Seizure in Children Without Fever or Known Seizure Disorder: Care Instructions

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Your Care Instructions

A child's brain

A seizure is a brief, abnormal change in the brain's electrical activity. Seizures can cause a range of problems. Not all seizures cause shaking (convulsions). During some types, your child may stare into space. He or she may look normal but may not seem to hear you.

Many things can cause seizures. When a seizure is not caused by a fever, the cause could be very low blood sugar. Or the cause could be a head injury from a bad fall. A seizure also can be a sign of epilepsy. It can cause seizures that may come back now and then. Other things, such as abnormal heart rhythms or anxiety, can cause symptoms that look like seizures.

One seizure does not mean that your child has a serious health problem. But you should watch for more seizures. Call your doctor or nurse call line if any occur. The doctor may need to do more tests and treatment.

The doctor has checked your child carefully, but problems can develop later. If you notice any problems or new symptoms, get medical treatment right away.

Follow-up care is a key part of your child's treatment and safety. Be sure to make and go to all appointments, and call your doctor or nurse call line if your child is having problems. It's also a good idea to know your child's test results and keep a list of the medicines your child takes.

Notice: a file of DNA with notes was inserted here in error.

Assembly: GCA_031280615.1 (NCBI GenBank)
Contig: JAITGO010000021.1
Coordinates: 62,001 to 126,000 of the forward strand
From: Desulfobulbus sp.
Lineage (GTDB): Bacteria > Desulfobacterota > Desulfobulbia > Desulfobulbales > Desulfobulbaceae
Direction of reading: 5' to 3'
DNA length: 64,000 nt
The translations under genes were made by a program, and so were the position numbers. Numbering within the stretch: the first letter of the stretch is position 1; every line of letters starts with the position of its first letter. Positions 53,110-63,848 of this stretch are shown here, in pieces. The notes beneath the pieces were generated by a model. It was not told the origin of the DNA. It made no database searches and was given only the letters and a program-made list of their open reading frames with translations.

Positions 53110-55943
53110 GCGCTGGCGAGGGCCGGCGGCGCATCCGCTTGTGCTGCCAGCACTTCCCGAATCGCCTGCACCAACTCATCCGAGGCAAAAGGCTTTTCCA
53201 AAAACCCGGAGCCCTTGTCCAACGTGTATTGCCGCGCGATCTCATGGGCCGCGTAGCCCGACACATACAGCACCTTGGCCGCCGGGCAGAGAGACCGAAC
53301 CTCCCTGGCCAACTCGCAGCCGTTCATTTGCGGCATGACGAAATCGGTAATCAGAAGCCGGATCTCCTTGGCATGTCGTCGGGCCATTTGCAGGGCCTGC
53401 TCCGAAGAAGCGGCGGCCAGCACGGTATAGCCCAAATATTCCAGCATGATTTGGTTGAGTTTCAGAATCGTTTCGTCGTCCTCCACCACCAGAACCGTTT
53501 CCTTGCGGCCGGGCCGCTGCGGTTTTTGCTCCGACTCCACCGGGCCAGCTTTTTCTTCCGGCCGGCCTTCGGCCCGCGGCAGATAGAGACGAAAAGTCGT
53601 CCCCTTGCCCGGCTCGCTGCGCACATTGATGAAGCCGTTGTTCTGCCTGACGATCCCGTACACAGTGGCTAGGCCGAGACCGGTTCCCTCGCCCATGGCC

How can you care for your child at home?

  • The doctor may give your child medicine that prevents seizures. Have your child take medicines exactly as prescribed. Call your doctor or nurse call line if you think your child is having a problem with his or her medicine. You will get more details on the specific medicines your doctor prescribes.
  • If your child has another seizure, note the date and time of day that the seizure occurred. Also write down any details about what happened before and during the seizure. Include what your child ate before the seizure or what he or she was doing.

When should you call for help?

Call 911 anytime you think your child may need emergency care. For example, call if:

  • Your child has another seizure during the same illness.
  • Your child has new symptoms. These may include weakness or numbness in any part of the body.

Call your doctor or nurse call line now or seek immediate medical care if:

  • Your child's fever does not come down with acetaminophen (Tylenol) or ibuprofen (Advil, Motrin).
  • Your child is not acting normally after the seizure.

Watch closely for changes in your child's health, and be sure to contact your doctor or nurse call line if:

  • Your child does not get better as expected.

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Current as of: May 27, 2016